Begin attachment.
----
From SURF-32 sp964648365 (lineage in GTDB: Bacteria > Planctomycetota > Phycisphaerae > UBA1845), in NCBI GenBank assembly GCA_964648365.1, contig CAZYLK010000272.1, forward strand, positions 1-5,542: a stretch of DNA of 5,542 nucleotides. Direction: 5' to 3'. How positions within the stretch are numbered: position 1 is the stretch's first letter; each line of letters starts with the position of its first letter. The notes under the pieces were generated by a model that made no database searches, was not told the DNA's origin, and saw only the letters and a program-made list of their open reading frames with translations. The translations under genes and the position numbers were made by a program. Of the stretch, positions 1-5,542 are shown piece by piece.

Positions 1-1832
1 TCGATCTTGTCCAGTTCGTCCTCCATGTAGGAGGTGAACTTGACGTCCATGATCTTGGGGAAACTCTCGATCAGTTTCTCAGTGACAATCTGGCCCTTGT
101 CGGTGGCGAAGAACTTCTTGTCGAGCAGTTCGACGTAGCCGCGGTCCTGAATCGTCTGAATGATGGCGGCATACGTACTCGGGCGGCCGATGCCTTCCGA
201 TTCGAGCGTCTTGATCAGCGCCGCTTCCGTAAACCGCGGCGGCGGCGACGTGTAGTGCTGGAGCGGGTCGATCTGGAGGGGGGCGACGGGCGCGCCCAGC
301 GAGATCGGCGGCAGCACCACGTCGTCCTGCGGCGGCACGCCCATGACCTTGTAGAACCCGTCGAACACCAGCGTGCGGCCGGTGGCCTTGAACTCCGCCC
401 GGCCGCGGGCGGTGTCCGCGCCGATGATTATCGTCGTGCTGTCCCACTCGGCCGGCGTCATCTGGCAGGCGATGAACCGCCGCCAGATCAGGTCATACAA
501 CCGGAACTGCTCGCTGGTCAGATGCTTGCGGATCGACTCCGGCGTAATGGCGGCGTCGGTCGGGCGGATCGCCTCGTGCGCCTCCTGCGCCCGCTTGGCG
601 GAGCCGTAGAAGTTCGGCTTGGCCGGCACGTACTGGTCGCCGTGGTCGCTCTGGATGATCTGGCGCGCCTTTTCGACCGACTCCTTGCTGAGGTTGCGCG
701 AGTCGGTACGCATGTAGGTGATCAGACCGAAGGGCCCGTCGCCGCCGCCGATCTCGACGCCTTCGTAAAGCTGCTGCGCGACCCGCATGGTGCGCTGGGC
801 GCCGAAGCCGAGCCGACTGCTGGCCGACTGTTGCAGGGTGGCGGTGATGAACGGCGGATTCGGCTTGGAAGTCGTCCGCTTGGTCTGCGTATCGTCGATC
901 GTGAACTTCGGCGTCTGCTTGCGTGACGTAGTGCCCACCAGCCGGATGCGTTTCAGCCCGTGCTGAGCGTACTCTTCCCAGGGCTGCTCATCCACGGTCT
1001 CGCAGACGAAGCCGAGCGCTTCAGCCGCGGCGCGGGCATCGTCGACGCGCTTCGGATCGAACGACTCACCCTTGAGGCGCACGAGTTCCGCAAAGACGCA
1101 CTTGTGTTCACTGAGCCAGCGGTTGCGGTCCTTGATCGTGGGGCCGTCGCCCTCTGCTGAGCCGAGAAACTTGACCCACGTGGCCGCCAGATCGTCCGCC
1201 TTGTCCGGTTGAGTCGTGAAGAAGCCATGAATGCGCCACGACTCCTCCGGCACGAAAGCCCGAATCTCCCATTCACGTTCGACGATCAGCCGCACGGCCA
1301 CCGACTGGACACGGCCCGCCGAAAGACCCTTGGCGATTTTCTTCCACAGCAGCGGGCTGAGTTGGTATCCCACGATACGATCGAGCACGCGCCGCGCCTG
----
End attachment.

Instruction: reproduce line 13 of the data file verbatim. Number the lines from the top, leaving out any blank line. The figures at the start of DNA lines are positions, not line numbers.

1001 CGCAGACGAAGCCGAGCGCTTCAGCCGCGGCGCGGGCATCGTCGACGCGCTTCGGATCGAACGACTCACCCTTGAGGCGCACGAGTTCCGCAAAGACGCA